Human molecular genetics

Muscle-specific expression of insulin-like growth factor 1 improves outcome in Lama2Dy-w mice, a model for congenital muscular dystrophy type 1A.

PMID 21441569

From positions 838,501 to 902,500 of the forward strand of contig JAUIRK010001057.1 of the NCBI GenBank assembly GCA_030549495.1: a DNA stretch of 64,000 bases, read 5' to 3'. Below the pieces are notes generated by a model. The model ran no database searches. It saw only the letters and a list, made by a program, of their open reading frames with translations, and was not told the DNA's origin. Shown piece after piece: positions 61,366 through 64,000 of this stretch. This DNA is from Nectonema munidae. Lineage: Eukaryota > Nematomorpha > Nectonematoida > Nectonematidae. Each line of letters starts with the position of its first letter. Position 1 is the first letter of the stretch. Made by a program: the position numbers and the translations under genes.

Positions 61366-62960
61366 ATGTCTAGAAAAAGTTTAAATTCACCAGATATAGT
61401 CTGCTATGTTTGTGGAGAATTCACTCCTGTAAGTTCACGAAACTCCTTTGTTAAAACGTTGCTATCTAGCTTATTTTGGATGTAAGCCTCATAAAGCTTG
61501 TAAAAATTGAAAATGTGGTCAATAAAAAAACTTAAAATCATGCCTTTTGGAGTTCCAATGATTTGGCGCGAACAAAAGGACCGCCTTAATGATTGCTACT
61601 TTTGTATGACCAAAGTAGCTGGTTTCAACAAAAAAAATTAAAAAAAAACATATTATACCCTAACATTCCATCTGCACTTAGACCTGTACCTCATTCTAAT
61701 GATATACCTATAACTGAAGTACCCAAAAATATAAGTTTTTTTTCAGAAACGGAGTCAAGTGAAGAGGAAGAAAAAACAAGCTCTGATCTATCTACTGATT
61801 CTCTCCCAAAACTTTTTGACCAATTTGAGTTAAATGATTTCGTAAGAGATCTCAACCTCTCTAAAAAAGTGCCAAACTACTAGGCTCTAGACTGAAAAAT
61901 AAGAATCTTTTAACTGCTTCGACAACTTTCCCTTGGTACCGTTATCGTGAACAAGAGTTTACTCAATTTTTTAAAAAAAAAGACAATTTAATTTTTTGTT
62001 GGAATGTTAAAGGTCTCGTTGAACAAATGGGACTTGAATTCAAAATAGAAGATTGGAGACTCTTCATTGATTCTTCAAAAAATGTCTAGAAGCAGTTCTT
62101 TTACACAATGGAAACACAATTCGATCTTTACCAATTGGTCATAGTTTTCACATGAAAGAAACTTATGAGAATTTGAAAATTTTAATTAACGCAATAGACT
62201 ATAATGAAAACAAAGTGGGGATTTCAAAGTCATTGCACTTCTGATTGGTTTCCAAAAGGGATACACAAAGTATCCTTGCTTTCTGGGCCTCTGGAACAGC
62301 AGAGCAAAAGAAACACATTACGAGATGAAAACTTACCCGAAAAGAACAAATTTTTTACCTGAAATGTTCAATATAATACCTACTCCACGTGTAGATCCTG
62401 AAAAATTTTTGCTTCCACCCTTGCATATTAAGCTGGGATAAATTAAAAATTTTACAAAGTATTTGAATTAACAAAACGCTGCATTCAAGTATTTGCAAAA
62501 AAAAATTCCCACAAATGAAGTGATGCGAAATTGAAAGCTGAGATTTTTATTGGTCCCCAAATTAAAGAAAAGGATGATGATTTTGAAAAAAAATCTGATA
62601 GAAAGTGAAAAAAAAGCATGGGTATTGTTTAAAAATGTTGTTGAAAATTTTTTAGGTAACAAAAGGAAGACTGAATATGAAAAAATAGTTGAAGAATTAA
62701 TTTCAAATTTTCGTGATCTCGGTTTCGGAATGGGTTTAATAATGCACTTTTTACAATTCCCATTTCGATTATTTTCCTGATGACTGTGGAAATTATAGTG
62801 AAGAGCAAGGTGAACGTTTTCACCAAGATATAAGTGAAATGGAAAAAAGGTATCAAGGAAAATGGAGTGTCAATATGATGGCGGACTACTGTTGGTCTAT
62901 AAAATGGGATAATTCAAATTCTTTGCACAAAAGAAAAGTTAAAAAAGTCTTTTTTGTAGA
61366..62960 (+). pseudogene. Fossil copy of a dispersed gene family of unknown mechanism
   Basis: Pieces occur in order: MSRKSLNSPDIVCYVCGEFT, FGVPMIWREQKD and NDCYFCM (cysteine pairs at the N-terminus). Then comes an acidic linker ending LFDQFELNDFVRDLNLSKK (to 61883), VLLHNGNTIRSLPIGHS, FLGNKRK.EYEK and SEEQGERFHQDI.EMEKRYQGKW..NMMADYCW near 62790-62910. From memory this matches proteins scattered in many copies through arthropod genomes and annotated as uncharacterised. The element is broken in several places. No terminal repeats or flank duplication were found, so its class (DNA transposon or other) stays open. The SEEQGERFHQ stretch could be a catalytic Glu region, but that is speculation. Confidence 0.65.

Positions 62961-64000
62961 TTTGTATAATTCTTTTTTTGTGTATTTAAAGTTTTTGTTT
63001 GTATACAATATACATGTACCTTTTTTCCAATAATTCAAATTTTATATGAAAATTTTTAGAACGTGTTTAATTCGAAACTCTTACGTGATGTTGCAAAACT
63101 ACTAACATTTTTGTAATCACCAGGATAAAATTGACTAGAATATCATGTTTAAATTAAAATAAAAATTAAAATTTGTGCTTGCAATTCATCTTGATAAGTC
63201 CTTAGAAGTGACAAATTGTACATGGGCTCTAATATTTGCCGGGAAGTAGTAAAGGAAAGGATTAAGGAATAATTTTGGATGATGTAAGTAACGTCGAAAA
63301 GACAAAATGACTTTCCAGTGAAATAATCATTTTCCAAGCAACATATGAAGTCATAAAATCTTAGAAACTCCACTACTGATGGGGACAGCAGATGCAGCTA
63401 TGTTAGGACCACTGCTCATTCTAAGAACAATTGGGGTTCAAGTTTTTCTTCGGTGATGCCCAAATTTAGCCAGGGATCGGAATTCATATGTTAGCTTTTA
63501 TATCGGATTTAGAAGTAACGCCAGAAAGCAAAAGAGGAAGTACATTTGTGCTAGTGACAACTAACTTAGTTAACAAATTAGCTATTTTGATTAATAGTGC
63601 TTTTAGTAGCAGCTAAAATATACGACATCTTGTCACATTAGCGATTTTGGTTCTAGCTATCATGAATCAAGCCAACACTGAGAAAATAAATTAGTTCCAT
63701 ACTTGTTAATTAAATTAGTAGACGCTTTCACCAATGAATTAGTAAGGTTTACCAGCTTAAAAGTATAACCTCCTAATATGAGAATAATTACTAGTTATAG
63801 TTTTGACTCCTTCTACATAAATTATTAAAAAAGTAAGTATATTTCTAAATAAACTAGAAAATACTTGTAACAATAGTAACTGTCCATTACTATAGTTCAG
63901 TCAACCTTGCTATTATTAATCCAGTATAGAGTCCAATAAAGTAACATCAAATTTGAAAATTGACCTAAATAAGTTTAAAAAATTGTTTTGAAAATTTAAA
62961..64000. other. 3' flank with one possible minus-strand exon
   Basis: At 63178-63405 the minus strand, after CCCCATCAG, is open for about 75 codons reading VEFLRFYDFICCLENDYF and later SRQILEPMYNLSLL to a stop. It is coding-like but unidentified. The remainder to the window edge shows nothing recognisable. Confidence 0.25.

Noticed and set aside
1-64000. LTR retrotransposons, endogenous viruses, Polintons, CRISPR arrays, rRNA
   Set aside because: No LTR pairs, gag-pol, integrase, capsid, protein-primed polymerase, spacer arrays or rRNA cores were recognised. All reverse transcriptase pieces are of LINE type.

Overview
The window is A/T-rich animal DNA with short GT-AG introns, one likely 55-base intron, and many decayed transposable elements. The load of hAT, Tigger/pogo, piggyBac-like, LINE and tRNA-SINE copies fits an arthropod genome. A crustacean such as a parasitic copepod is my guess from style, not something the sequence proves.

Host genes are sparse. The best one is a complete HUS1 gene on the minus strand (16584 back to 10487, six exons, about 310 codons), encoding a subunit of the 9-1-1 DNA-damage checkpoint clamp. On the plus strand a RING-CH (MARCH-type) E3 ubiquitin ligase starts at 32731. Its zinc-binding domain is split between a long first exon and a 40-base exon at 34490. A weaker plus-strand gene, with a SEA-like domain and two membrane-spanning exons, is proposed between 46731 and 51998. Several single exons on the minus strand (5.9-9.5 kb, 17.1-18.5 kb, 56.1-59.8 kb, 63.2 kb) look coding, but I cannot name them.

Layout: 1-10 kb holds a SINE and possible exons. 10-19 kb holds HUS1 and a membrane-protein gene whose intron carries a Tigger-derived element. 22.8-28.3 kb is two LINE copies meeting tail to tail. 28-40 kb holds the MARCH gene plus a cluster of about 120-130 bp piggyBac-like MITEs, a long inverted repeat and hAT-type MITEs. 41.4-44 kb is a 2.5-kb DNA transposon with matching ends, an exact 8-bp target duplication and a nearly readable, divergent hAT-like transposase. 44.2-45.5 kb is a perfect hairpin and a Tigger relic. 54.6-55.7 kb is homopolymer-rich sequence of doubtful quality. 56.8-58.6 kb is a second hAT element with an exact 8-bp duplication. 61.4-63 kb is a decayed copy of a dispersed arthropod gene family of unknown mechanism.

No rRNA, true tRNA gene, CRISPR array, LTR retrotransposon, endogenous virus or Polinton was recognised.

MDC1A, the second most prevalent form of congenital muscular dystrophy, results from laminin-α2 chain deficiency. This disease is characterized by extensive muscle wasting that results in extremely weak skeletal muscles. A large percentage of children with MDC1A are faced with respiratory as well as ambulatory difficulties. We investigated the effects of overexpressing insulin-like growth factor-1 (IGF-1) as a potential therapeutic target for the disease in the Lama2(Dy-w) mouse, a model that closely resembles human MDC1A. IGF-1 transgenic Lama2(Dy-w) mice showed increased survivability, body weight and muscle weight. In addition, these mice showed better ability to stand up on their hind limbs: a typical exploratory behavior seen in healthy mice. Histology and immunohistochemistry analyses revealed increased regenerative capacity and proliferation in IGF-1 transgenic Lama2(Dy-w) muscles. Western blot analysis showed increased phosphorylation of Akt and ERK1/2, both known to enhance myogenesis. Additionally, we saw increases in the expression of the regeneration markers MyoD, myogenin and embryonic myosin (myosin heavy chain 3, MYH3). We conclude that overexpression of IGF-1 in Lama2(Dy-w) mice increases lifespan and improves their overall wellbeing mainly through the restoration of impaired muscle regeneration, as fibrosis or inflammation was not impacted by IGF-1 in this disease model. Our results demonstrate that IGF-1 has a promising therapeutic potential in the treatment of MDC1A.